Marijuana legalization, production and distribution have posed an excellent economic development opportunity for the Niagara Region, especially given Niagara’s existing assets and capacity in horticulture.  In regards to existing greenhouse area, as of 2016 Niagara is ranked second in Ontario for total greenhouse area under protection at 22,415,269 square feet.  Essex County is ranked first at a whopping 84,140,044 square feet under protection.  This existing greenhouse growing capacity has become of interest to marijuana producers due to the relatively high market value of the product (compared to other greenhouse grown products).

Greenhouses in Niagara historically have been used for floriculture production; however, Niagara has seen the floriculture industry undergo some restructuring and consolidation over the past decade.  From 2011 to 2016, floriculture production in Niagara declined by 26 farms and 578,719 square feet of greenhouse production area.  During this same time period, we saw floriculture production in Ontario decline by 187 farms and 2.95 million square feet in production area.  Nevertheless, Ontario saw  an 8.8% growth in floriculture sales in Ontario at $790.5 million, which means that farms are consolidating (i.e. fewer farms, larger greenhouses) and also becoming more efficient and/or accessing new higher value market opportunities.  This presented a perfect opportunity for high-value licensed marijuana production to move into this excess farmland.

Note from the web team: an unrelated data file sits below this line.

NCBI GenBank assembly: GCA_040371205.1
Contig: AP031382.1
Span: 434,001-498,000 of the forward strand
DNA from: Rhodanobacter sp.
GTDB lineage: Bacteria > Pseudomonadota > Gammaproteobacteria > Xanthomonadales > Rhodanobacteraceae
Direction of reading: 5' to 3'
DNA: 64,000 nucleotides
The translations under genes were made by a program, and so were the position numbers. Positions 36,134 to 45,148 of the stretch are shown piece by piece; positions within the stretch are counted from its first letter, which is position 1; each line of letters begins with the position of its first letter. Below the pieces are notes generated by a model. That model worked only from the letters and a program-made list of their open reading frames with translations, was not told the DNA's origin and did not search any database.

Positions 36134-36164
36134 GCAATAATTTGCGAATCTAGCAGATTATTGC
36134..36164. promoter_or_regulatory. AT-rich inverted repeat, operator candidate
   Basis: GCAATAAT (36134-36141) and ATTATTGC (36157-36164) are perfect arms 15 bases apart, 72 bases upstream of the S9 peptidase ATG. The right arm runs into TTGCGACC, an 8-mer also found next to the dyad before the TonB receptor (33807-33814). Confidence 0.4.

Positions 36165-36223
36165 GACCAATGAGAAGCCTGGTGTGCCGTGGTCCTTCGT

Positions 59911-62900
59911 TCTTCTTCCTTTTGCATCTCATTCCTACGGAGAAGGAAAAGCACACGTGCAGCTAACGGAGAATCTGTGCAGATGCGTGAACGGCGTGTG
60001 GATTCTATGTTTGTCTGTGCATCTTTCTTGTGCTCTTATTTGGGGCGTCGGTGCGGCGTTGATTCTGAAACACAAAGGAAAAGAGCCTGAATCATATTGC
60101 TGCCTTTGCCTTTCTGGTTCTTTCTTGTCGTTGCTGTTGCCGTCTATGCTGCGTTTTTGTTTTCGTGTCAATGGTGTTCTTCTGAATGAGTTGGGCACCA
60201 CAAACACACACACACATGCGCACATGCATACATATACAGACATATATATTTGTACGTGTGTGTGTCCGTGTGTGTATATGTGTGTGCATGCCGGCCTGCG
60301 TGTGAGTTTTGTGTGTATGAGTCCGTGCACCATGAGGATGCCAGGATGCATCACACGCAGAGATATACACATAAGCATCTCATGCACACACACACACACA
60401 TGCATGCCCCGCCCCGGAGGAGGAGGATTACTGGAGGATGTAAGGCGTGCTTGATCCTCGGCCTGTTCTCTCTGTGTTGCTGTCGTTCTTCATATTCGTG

Marijuana legalization has essentially brought a new high-value, stable opportunity to the Canadian greenhouse and horticulture industry and locations with existing greenhouse assets and capacity like Niagara Region and Essex County welcome the opportunity to host this emerging industry.

Researching the Opportunity: Methods

Given this heightened interest and activity for investment in licensed marijuana production in Niagara, our economic development office began to receive many business and economic development related inquiries about the industry.  Marijuana production and use has been historically illegal, so the typical research tools from Statistics Canada and other data providers did not have the necessary data to research the industry.

Given this challenge, we needed to take a creative approach to compiling and developing reliable data on the industry.  The industry-specific news media and the news media in Niagara have been excellent at quickly producing new business announcements and industry activity, so we started by compiling a comprehensive list of news articles that were specific to industry activity in Niagara.  We used a news aggregating tool, Google Reader, to help provide us a stream of these articles from industry specific and traditional news media.  Within those articles, we used a keyword researching tool to quickly identify announcements and information related to business investment, expansion, acquisition, approved licenses, etc.  Once we had acquired the data, we aggregated the numbers, double checked the information for errors and/or duplication of records, and produced some meaningful information on the industry.

In the fall of 2016, we were able to access additional greenhouse production data from the Statistics Canada Census of Agriculture to help confirm some of the announcements in the news regarding marijuana production.  One major issue is that greenhouse products are presented as total production, floriculture production, vegetable production, mushroom production, and other greenhouse products.  Marijuana greenhouse activity shows up in “other greenhouse products”.